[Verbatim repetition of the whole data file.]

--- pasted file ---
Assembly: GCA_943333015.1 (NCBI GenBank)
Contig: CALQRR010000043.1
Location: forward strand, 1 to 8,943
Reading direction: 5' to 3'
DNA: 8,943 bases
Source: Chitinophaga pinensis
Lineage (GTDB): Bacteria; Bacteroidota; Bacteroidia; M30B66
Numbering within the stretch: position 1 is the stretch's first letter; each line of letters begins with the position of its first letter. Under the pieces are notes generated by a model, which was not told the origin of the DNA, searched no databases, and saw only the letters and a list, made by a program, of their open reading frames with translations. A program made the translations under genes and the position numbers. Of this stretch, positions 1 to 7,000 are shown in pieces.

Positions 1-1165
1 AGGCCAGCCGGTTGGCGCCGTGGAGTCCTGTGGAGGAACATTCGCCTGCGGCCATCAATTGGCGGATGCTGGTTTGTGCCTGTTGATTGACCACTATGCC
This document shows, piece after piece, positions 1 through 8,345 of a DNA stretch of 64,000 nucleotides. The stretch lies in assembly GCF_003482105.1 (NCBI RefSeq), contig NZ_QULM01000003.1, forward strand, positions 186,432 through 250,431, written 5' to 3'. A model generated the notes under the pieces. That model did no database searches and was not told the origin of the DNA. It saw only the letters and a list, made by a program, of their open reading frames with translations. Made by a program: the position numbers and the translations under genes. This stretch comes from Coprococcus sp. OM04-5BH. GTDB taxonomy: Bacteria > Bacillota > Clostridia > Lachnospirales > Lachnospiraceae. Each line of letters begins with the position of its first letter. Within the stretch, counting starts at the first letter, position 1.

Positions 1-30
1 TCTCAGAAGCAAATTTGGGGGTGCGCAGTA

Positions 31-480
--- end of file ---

Assembly: GCA_943333015.1 (NCBI GenBank)
Contig: CALQRR010000043.1
Location: forward strand, 1 to 8,943
Reading direction: 5' to 3'
DNA: 8,943 bases
Source: Chitinophaga pinensis
Lineage (GTDB): Bacteria; Bacteroidota; Bacteroidia; M30B66
Numbering within the stretch: position 1 is the stretch's first letter; each line of letters begins with the position of its first letter. Under the pieces are notes generated by a model, which was not told the origin of the DNA, searched no databases, and saw only the letters and a list, made by a program, of their open reading frames with translations. A program made the translations under genes and the position numbers. Of this stretch, positions 1 to 7,000 are shown in pieces.

Positions 1-1165
1 AGGCCAGCCGGTTGGCGCCGTGGAGTCCTGTGGAGGAACATTCGCCTGCGGCCATCAATTGGCGGATGCTGGTTTGTGCCTGTTGATTGACCACTATGCC
This document shows, piece after piece, positions 1 through 8,345 of a DNA stretch of 64,000 nucleotides. The stretch lies in assembly GCF_003482105.1 (NCBI RefSeq), contig NZ_QULM01000003.1, forward strand, positions 186,432 through 250,431, written 5' to 3'. A model generated the notes under the pieces. That model did no database searches and was not told the origin of the DNA. It saw only the letters and a list, made by a program, of their open reading frames with translations. Made by a program: the position numbers and the translations under genes. This stretch comes from Coprococcus sp. OM04-5BH. GTDB taxonomy: Bacteria > Bacillota > Clostridia > Lachnospirales > Lachnospiraceae. Each line of letters begins with the position of its first letter. Within the stretch, counting starts at the first letter, position 1.

Positions 1-30
1 TCTCAGAAGCAAATTTGGGGGTGCGCAGTA

Positions 31-480